Monthly Archives: November 2014

In the Winter Issue

Issue No. 102 offers for your enjoyment more of the country’s finest stories, poetry, essays, and visual art: Michael Jaime-Becerra’s “Omer, March 1987”: A boy out skateboarding stumbles upon his mother’s affair. Melissa Yancy’s “Dog Years”: A scientist must make time for her family, her career, and, somewhere in there, cure one son of his devastating disease. Laura Esther Wolfson’s “Infelicities of Style”: In the hinterlands, a young dance critic experiences the complications of art. Octavio Solis’s “Retablos”: How may times has El Paso lamed him? Yet how many times has he walked back to his past walked away? Plus, …Continue reading

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Finding Communion with Characters Half a World Away: Q&A with Jack Livings

Back in late July, Michiko Kakutani gave a first book of fiction the sort of review authors rarely receive. It was an unqualified rave of Jack Livings’ story collection, The Dog (Farrar, Straus, & Giroux; 240 pages). “With ‘The Dog’,” Kakutani concluded, “Mr. Livings has made an incisive—and highly impressive—debut.” One could go even further. With The Dog, and its eight brilliantly told stories set in contemporary China, Jack Livings has delivered one of the best books of 2014—if not the best debut work of fiction by an American writer this year. Much as Ken Kalfus did with Russian society …Continue reading

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The Persistent Strangeness of the Ordinary: ‘See You in Paradise’ by J. Robert Lennon

Compiled from fifteen years of work, the stories in J. Robert Lennon’s new book, See You in Paradise (Graywolf Press; 256 pages) dwell on quotidian fears and dissatisfaction and on the strange nature of contemporary American life in modern suburbia, which can be found here in run-down mountain communities, lakeside cabins, and college towns. In this collection, ordinary people find themselves straddling mundane reality and its bizarre or magical undercurrents. Drawing elements from science fiction, horror, and the surreal, several of Lennon’s stories manifest these undercurrents in more literal ways than others. But the disaffection of their characters, the often …Continue reading

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Racism Transformed into a Given: ‘Citizen: An American Lyric’ by Claudia Rankine

Claudia Rankine’s Citizen: An American Lyric (160 pages; Graywolf) explores the subtleties of racism and prejudice that seem all too prevalent in an oft-claimed post-racial United States. Rankine delves into the macrosociology of racism by examining prejudice in sports, economics, and pop-culture, and melds her pinpoint analysis with individual experiences of alienation and otherness at restaurant tables, front porches, and boardrooms. Citizen observes racism from a myriad of angles, employing a clever and effective combination of second person perspective with the speaker’s internal monologue, and fusing various lyric and reportorial forms with classic painting and contemporary multimedia art. In constructing …Continue reading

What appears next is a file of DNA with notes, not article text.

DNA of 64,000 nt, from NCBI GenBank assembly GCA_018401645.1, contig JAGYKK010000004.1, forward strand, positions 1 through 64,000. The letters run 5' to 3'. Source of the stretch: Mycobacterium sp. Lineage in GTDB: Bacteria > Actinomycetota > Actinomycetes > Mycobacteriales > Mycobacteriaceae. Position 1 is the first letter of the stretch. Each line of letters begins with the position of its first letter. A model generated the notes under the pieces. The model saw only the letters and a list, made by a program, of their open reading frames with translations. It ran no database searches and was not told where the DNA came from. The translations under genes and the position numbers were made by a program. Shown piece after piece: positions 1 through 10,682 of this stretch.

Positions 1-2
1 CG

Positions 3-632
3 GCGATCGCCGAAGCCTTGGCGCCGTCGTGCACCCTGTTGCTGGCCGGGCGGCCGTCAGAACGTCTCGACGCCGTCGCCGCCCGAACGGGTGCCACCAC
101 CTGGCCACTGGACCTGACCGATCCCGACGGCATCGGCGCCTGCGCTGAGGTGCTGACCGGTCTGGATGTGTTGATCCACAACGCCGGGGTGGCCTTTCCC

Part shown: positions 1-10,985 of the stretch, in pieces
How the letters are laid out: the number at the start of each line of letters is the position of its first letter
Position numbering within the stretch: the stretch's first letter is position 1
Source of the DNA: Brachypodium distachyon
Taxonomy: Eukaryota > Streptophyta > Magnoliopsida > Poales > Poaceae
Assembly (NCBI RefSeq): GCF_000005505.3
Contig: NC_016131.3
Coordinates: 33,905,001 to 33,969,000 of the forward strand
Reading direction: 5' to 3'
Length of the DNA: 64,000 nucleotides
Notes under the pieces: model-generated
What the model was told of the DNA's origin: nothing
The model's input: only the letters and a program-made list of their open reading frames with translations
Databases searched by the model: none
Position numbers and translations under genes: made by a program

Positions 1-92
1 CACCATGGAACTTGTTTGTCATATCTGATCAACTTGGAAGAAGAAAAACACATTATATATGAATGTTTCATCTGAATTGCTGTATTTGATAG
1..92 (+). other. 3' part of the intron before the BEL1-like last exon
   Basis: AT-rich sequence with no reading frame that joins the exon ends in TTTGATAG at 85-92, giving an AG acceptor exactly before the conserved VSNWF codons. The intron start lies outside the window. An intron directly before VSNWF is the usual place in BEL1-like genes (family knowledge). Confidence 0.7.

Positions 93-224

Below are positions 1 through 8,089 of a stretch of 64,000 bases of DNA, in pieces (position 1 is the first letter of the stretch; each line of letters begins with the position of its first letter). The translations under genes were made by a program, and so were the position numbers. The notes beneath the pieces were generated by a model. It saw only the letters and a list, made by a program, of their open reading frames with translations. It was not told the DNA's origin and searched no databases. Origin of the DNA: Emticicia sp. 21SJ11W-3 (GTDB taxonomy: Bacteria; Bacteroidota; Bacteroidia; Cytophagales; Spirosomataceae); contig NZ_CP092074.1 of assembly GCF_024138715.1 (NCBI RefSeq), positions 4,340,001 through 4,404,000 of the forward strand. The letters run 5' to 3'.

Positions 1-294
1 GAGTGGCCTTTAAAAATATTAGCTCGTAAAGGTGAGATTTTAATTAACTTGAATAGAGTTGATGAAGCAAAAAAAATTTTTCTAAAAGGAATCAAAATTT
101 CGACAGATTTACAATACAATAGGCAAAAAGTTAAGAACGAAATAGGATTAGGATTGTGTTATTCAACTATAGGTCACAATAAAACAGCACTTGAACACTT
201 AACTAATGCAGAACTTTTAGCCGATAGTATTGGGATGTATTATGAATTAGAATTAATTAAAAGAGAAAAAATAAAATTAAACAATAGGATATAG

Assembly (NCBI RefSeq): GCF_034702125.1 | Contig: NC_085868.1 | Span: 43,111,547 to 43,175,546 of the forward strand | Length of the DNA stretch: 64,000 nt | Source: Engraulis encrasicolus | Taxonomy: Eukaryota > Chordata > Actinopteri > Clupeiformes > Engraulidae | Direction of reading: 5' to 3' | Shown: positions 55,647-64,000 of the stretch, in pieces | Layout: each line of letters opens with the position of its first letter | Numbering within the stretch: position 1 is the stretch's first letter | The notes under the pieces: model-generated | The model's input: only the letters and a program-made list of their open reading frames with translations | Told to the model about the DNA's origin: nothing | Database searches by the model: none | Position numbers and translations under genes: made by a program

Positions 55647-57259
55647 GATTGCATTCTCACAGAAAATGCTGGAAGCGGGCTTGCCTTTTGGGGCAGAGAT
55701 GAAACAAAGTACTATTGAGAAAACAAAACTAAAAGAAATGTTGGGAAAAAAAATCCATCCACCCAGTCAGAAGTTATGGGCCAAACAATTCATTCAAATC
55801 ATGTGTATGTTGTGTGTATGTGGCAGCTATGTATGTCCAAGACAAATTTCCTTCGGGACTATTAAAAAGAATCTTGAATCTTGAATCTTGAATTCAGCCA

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The Philosophical Novel Couched in a Tale of Marriage: Q&A with Jenny Offill

In Jenny Offill’s most recent novel, Dept. of Speculation (now out in paperback), a writer’s marital life and motherhood are traced through a series of short, brilliant segments, creating a narrative collage of moments marked by references to outer space, scientific facts, or Buddhist teachings. The unnamed narrator’s Brooklyn life consists of bed bugs and trips to Rite Aid, philosopher and almost-astronaut friends, and preschool supplies. In this domestic setting, we piece together the book’s fragments of prose to emotionally engage with the protagonist as she navigates her personal chaos, all while she wishes to find the time and solace …Continue reading

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Teaching Poetry Means ‘Make It Human’: Q&A with Juan Felipe Herrera

This month, West Coast writers are celebrating the fiftieth anniversary of California Poets in the Schools, a collective of professional poets who facilitate poetry and performance workshops in schools around the state. Each year, CPITS introduces more than 26,000 students to poetry and performance; each year, these students generate more than 100,000 poems through the program. By exposing children to poetry at a young age, CPITS teachers encourage a conception of poetry as a humane, practical, and social endeavor. They coach students in a skill they will likely use all their lives: that of studying and expressing their experiences and …Continue reading

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